Cluster of differentiation 38 (CD38) is a multifaceted protein contributing to immune response, cell adhesion, and signal transduction. Furthermore, it plays a vital role in calcium signaling, which is necessary for further cell signaling. Calcium acts as a second messenger regulating muscle contraction, cell growth, fertilization, and cellular motility, to name a few areas of relevance.
Calcium levels are increased in patients with multiple myeloma (MM). MM is a type of cancer that affects plasma (white blood) cells, ultimately affecting antibody production.1 Additionally, asthma can result from calcium levels not being appropriately regulated.2 This inflammatory disease affects millions putting a massive burden on our healthcare system.
Inflammation and antibody production are essential in the immune response, allowing our bodies to fight and eliminate disease, allergies, and injuries. The inflammatory response recruits several mediators, such as cytokines, to aid in the destruction of foreign molecules invading the body. CD38 acts as a receptor to activate numerous cytokines that are involved in the immune response.2
In the case of MM, scientists have found multiple inhibitors against CD38 which eliminate tumor cells.1 Although this is the case, there’s always room for improved therapies, especially since relapse is common.
Calcium Signaling Pathway
Calcium levels are typically at a resting level in the cell’s cytoplasm, and to remain at that level there is a regular release into the extracellular space. However, there are times when calcium is released in more significant amounts. One example is when CD38 is activated. CD38 has enzymatic activity that drives second messengers to regulate calcium levels. Specifically, as tumor necrosis factor (TNF) enhances CD38 in airway smooth muscle (ASM) cells, cyclic ADP-ribose (cADPR) releases calcium which increases the dysfunctional contractility in asthma. 2 Finding ways to control CD38 will ultimately lead to solutions for patients who have asthma.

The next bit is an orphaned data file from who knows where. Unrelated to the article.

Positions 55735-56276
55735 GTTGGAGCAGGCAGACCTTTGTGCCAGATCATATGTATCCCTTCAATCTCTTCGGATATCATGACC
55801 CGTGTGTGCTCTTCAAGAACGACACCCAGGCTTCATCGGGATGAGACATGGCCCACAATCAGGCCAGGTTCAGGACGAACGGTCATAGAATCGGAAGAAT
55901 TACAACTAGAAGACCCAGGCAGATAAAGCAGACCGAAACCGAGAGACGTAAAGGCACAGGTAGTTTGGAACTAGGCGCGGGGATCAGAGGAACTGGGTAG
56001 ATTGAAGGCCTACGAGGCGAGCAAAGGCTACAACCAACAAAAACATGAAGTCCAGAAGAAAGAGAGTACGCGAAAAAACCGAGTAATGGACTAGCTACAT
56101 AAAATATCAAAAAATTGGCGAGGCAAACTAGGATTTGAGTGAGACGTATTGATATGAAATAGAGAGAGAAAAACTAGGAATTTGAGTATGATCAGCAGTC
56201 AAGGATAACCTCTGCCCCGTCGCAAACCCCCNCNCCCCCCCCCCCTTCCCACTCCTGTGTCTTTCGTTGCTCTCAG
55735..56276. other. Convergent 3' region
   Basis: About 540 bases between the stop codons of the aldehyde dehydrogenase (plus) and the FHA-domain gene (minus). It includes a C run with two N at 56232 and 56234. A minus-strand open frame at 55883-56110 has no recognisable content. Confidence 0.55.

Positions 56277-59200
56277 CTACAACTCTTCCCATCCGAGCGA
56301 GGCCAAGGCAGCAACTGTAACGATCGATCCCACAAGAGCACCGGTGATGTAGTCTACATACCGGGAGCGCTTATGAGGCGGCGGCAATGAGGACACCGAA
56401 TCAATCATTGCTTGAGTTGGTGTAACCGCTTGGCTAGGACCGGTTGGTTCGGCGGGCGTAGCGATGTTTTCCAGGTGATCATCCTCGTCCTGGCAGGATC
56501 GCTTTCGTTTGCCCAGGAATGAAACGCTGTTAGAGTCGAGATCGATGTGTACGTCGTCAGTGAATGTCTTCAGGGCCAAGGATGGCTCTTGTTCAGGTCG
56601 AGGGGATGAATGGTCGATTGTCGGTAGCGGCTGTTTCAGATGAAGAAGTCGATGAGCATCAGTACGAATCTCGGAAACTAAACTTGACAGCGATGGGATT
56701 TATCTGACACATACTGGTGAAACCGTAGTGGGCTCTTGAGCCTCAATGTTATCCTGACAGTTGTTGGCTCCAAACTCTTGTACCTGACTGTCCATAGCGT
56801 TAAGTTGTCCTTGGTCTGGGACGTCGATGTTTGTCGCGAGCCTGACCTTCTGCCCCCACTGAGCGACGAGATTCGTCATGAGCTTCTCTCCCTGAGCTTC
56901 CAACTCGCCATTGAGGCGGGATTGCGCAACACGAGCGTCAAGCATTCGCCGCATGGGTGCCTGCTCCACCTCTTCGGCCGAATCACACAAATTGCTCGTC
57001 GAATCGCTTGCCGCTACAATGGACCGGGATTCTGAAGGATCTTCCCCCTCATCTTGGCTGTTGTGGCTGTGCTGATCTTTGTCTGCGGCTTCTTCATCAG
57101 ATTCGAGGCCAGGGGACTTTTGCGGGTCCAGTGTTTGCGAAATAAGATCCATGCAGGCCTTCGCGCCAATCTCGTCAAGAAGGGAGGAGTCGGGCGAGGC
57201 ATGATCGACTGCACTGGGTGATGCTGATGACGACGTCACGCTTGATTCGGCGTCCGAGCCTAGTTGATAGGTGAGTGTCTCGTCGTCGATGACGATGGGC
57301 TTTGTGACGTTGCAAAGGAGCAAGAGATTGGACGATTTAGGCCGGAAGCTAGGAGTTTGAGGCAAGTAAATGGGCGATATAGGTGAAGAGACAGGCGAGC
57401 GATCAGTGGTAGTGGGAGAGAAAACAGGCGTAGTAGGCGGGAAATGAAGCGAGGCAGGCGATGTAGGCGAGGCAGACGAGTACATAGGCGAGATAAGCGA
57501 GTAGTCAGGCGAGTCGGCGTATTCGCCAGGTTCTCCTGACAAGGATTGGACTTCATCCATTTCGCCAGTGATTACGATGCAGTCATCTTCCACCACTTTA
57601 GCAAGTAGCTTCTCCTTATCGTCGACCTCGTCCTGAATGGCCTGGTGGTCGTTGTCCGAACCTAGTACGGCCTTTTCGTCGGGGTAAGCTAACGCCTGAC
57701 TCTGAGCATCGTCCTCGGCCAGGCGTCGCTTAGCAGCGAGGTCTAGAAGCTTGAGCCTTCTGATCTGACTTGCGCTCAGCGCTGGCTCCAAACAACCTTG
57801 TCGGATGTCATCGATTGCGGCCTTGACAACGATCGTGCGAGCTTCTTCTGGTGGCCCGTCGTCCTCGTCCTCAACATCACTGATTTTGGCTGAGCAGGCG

CD38 Enzymatic Activity Assay
As researchers continue to find molecules capable of inhibiting CD38 to combat a plethora of illnesses, including cancer and inflammatory-related diseases, there are ever-growing technological advances that assist this research. Transcreener Assays are capable of detecting enzymatic activity, of Kinases, ATPases, and various other proteins. These biochemical assays are capable of testing multiple targets due to their flexible design which is ideal for drug discovery. Other ways these assays can assist in research in the fight against diseases that are due to an impaired immune response are as follows:
- Determine enzymatic activity
- Screen for small molecule inhibitors
- Profile inhibitor potency / determine IC50 values
- Mechanism of action studies
Learn more about how the Transcreener Assay was developed to measure CD38.
- Petrucci, M. T., & Vozella, F. (2019). The Anti-CD38 Antibody Therapy in Multiple Myeloma. Cells, 8(12), 1–9. https://doi.org/10.3390/cells8121629
- Glaría, E., & Valledor, A. F. (2020). Roles of CD38 in the Immune Response to Infection. Cells, 9(1). https://doi.org/10.3390/cells9010228
- Guedes, A. G. P., Deshpande, D. A., Dileepan, M., Walseth, T. F., Panettieri, R. A., Subramanian, S., & Kannan, M. S. (2014). CD38 and airway hyper-responsiveness: Studies on human airway smooth muscle cells and mouse models. Canadian Journal of Physiology and Pharmacology, 93(2), 145–153. https://doi.org/10.1139/cjpp-2014-0410